AI can do many things that humans cannot. For example, it can process huge amounts of data. AI can also extract the smallest nuances in data. Finally, it is an objective description of e.g. sensations, which are otherwise very subjective in verbal description.
Nevertheless, AI has limitations. One limitation is that AI simulates a brain. Like us, AI only knows what it has been taught. Thus, it always has a limited view. Also, so-called echo chambers arise. If an AI detects a pattern, then this is recognized as typical and suggested to a user again and again. This corresponds to a prejudice, so it is very human, but often not intentional.
An alternative to AI that avoids such problems is Physical Modeling. There, the individual physically existing parts of a system with their interactions are set up as a model of reality. This can be musicians in an ensemble interacting with their musical instruments, with the room in which they play music, and with their fellow musicians.
But these can also be individual parts of a musical instrument, so in the case of a guitar, for example, string, top, bottom tlate, air cavity, etc. This can be a brain, in which individual neurons interact with each other, resulting in the overall brain activity. This can also be a whole society, i.e. including economy, politics or international relations. Since Physical Modeling models real physics, it can also include ecology, animals, plants, water or climate.
This is also how the brain works, in which nerve impulses are exchanged between nerve cells, whereby a nerve cell only sends out a new impulse when it has been stimulated by other nerve cells, i.e. these have sent their impulses to the nerve cell. The brain is thus constantly synchronizing and de-synchronizing. In music, this corresponds to musical tension and relaxation. Electronic dance music (EDM), techno or dubstep often build up long arcs of tension, which then suddenly break off as the bass drum kicks in in a four-to-the-floor groove. In classical music, the cadence of chords I-IV-V-I has a tension progression. There are also longer tension progressions there like in EDM. Our brain synchronizes more and more, towards an expected tension peak, only to de-synchronize again.
At the top right of the image we see the synchronization of the brain measured by EEG in a person listening to an EDM piece. The curve corresponds to the voltage curve of the piece, which can be seen in the analyses of the piece as shown below. Here, the Amplitude corresponds to the Loudness, the Fractal Dimension corresponds to the Complexity, and the Spectral Centroid corresponds to the Brightness of the piece. On the left side we see the networks in the brain that synchronize during the piece. These are very complex and change frequently.
The Physical Culture Theory, which uses Physical Modeling as a method, models these interactions mathematically using an Impulse Pattern Formulation (IPF). This assumes energy pulses that travel back and forth between the actors of a system. Starting from a point of view within the system, an impulse is emitted, arrives at other actors, is complexly processed or attenuated by them, returns to the starting point and causes it again to emit a new impulse.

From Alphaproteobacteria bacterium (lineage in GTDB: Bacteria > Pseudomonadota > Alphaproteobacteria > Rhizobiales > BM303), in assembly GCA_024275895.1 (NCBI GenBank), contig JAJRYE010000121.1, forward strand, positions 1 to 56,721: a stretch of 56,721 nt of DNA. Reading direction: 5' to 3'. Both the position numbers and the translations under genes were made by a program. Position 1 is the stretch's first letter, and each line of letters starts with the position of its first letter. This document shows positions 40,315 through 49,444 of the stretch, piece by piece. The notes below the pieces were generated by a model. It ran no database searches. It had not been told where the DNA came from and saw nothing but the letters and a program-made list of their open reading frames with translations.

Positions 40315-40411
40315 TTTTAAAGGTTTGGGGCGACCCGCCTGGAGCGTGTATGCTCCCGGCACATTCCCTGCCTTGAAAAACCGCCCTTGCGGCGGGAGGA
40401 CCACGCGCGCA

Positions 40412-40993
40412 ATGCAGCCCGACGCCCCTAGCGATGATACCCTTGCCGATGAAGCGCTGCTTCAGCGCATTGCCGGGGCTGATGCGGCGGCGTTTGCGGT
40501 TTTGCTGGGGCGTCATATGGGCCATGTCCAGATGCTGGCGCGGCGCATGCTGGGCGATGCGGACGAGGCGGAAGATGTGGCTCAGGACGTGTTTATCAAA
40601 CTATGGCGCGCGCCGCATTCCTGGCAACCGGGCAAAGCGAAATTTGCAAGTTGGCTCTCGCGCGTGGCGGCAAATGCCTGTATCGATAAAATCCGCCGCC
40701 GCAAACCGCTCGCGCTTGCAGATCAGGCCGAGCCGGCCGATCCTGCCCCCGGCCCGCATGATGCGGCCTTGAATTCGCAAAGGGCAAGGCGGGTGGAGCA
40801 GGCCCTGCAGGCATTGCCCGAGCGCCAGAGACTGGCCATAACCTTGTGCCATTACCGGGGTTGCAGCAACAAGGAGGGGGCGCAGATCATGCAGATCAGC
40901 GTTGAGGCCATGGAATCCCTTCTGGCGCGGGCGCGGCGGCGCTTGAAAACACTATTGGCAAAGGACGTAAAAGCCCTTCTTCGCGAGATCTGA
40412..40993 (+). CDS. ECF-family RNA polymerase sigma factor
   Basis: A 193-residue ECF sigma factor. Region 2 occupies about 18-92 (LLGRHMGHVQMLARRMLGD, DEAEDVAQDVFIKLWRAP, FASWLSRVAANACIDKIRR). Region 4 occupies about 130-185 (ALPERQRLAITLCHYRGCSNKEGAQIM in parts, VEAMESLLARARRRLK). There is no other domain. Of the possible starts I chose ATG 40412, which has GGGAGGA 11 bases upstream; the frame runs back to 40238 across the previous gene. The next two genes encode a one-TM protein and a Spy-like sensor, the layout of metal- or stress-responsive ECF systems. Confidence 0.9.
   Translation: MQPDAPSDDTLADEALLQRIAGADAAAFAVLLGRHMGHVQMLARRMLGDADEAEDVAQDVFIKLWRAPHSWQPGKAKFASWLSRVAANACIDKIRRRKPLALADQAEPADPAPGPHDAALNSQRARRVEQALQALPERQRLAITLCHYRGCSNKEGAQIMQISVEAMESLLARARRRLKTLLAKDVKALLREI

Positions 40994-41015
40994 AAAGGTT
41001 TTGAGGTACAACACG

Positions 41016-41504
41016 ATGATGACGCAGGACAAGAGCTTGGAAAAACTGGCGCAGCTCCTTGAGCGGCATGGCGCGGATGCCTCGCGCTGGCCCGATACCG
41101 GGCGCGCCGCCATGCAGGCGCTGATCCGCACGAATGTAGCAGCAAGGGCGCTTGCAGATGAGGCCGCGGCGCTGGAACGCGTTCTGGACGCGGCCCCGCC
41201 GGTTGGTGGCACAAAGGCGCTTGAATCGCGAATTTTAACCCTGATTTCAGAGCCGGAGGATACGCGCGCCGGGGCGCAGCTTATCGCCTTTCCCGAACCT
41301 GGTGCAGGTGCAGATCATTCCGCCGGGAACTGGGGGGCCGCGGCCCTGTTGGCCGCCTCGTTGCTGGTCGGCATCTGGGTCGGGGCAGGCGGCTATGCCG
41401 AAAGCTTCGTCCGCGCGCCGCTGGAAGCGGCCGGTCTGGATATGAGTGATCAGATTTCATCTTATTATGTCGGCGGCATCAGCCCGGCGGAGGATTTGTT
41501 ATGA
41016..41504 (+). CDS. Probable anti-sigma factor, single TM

This can be observed with a violin string. When the bow is torn from the string, an impulse is created which spreads along the string, is reflected at the ends and returns to the bow. There it tears-off the bow again and thus an impulse pattern is created, the violin tone.
This results in the most complicated patterns in the system, they are called bifurcations, bi-stable states or chaos. But a system can also ‘agree’ on a stable state. The result is often a chaotic and hardly overseeable sequence of impulses.
Surprisingly, it can also lead to the fact that this chaotic system orders itself. Then it can also happen that a few different phenomena occur simultaneously or repetitively one after the other. Such states are called bifurcations, which occur frequently in music, for example in multiphonics in wind instruments or in a rough voice. However, the system can also ‘agree’ on a single stable state. Then the system is called self-organized. Self-organization is also the explanation for life in general. Life sustains itself through just these mechanisms of self-organization. So for example also for NASA self-organization is the most important component of the definition of extraterrestrial life.
Musical instruments are also self-organizing systems that function by means of impulse patterns. The energy transmission of a guitar string to the soundboard is a short energy pulse, which is periodically repeated. The same is true for the piano.
In wind instruments, the mouthpiece sends a short pressure pulse into the tube, which travels down the tube, is reflected at the end, travels back to the mouthpiece, and generates a new pulse there. In musical instruments, the chaotic states are the transient processes, while the stable state is the tone. Music thus consists of a constant alternation of chaos and order.